The Alpha/Beta structure allows you to continuously gain insights about your campaign and maximize performance, while taking the control back from Google. Here’s a handy map of how this process looks:

alpha beta process

We start with the “catch all” campaign. This campaign will simply bid on all the products in our feed at the lowest acceptable bid possible that garners a decent amount of impressions.

For example: we have a catalog of 500,000 clothing SKUs and we set the bid to .50 cost-per-click. The priority will be “low” (this setting allows Google to better make sense of how it should deliver traffic if there are multiple campaigns utilizing our feed).

The goal of the “catch all” campaign is to monitor and harvest our feed for new SKU optimizations. If a segment or individual SKU is performing well, we’ll harvest that SKU and build it out into its own ad group. If it is performing poorly, it would be a red flag for us to monitor.

After the “catch all” campaign, we’re going to utilize either the Google custom labels or the Brand/Category columns for our first layer campaign.

Continuing with our clothing store, we’ll next build out campaigns that represent the next tier of keywords that might present themselves in the sales cycle. The first layer should be designed to secure search queries at the upper layer, so the campaign structure might appear as such:

  • Catch All
  • Category – Socks
  • Category – Ties
  • Category – Pants
  • Category – Shirts

These categories should have the following attributes:

  • A medium priority. This sets them apart from the “catch all” campaign. If our “catch all” was set to .50 CPC, we’ll set this category bid to .65.
  • Promotion text. Since we are beginning to figure out this user, we will construct specific ad copy that matches the user’s intent. For example, for socks, we’ll craft something like “Choose from over 50,000 socks at prices up to 88% below retail.”
  • Create the campaign. Set ad group settings and add a category, brand, or Google Custom Label filter to only allow a certain group of SKUs to be shown.

create campaign

As your “catch all” and “first layer” continue to collect data, they will begin providing you with enough insights for you to craft more and more specific layers to your campaign. Eventually, you’ll be able to create SKU-specific ad groups that target one ID. For example, you’ll begin setting campaigns for specific colors and styles of socks and seeing the ROI on them. This data will inform how you structure your bids (still set to “medium”) as you continue to refine.

This moves our Alpha/Beta campaign to the final layer, which is SKU specific. This is the most important, as it gives you total control over the performance of these SKUs and allows you to monitor each nuance. This campaign, refined to perfection, should have its priority set to “high.” This will ensure that AdWords will always show the SKUs you want, when you want.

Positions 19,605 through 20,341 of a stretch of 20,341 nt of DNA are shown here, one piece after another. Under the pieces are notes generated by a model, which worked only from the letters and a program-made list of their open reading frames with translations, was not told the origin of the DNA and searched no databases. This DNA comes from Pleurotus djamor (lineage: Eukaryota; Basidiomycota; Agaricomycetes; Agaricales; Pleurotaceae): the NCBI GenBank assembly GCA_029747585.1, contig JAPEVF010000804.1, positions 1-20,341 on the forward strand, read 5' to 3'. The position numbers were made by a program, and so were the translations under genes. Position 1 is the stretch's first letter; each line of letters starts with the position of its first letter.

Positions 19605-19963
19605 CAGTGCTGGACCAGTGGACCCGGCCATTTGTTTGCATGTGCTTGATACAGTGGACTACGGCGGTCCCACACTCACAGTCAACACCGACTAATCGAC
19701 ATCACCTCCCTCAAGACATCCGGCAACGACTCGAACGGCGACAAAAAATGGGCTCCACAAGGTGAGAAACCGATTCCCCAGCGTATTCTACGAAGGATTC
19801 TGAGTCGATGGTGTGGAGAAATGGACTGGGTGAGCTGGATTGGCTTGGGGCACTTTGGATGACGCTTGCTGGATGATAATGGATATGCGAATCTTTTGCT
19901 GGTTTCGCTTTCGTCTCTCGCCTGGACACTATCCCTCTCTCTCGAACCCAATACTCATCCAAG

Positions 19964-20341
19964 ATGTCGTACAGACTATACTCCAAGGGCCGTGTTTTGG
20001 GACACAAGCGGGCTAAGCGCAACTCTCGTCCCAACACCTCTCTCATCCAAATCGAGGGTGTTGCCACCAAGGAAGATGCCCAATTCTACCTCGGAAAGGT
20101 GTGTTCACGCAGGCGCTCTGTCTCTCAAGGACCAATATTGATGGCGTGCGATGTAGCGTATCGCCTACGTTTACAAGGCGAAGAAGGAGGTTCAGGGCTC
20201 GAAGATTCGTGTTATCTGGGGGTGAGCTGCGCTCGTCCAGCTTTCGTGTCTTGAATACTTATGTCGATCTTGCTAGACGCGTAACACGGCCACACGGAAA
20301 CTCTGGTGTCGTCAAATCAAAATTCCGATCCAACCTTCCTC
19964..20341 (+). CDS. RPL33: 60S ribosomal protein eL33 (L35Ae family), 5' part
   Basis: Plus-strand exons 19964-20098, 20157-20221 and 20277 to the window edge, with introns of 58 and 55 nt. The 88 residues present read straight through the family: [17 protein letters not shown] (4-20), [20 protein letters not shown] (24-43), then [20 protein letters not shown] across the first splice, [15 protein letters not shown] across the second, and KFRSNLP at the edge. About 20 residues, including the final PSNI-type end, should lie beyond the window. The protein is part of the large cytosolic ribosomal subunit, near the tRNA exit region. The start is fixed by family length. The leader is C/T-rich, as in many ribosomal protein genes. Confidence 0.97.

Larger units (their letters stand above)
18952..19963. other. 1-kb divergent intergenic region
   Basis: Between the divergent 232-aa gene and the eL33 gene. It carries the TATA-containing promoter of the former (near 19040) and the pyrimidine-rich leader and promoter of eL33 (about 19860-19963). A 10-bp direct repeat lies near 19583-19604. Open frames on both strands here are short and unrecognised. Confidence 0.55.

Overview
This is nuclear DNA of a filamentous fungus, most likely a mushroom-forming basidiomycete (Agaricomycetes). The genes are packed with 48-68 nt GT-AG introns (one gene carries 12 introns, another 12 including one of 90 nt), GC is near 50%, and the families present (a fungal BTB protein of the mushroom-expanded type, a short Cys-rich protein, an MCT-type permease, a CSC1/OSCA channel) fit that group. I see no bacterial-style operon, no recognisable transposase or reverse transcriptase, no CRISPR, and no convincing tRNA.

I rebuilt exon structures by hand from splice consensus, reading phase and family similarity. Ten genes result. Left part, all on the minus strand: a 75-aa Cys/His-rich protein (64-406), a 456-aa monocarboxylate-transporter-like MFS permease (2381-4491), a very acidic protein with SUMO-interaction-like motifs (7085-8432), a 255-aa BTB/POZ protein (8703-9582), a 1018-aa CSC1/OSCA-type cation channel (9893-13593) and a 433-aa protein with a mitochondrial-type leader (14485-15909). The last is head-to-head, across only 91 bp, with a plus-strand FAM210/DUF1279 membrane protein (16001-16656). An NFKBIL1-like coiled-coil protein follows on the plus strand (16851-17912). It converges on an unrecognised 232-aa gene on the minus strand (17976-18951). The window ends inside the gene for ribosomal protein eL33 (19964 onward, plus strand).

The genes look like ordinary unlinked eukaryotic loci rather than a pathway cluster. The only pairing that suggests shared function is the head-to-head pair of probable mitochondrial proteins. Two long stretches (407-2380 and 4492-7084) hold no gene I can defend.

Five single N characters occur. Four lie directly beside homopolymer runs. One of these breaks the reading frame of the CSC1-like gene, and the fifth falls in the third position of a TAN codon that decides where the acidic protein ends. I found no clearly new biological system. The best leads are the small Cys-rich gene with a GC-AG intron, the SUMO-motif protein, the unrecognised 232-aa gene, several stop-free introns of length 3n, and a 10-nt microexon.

Jetson's Money

As your SKU-specific campaigns gather more data, you will start to exhibit complete control over your Google Shopping traffic. From here you can constantly re-evaluate your “Alphas” so that your high performing SKUs stay in focus.


After running Google Shopping campaigns for many years and spending millions in ad spend, I have a few insider tips, tricks, and techniques for improving the return on investment in your own campaigns.

  • SKU Exclusion Tool. No matter what, there are always a few SKUs that lose money. The duds, so to speak. Since we don’t want to waste too much time figuring out why this occurs, we might want to just completely exclude them from being served. Doing this manually can be a pain; but creating an automatic SKU Exclusion Tool can be easily built and implemented. Simply add the SKU to a list in .CSV format, and when your feed is generated nightly, those SKUs would be completely removed from our feed.
  • Negative Keyword Tool. We built a tool that would quickly use an Excel file to build a negative keyword list. By adding a host of broad/phrase match negatives to the Shopping campaign, we would save thousands of dollars in unprofitable ad spend per month and be able to immediately reinvest this in more profitable areas of the AdWords account.
  • Query Mapping. Export your list of search queries from your Google search campaigns into one Excel file. Then export another list of your Shopping campaign search queries into another. Perform a VLOOKUP and find mismatches in the files. These represent proven opportunities that you can quickly exploit for profit.


A high performing Google Shopping campaign can be evasive, but with a little work, you can rise to the top. Aim for hyper-specific, optimized campaigns that annihilate your lazier, broader competition. Take the time to clean your feed and run Alpha/Beta campaigns. Do this and watch your profitability jump.

Shopping Minions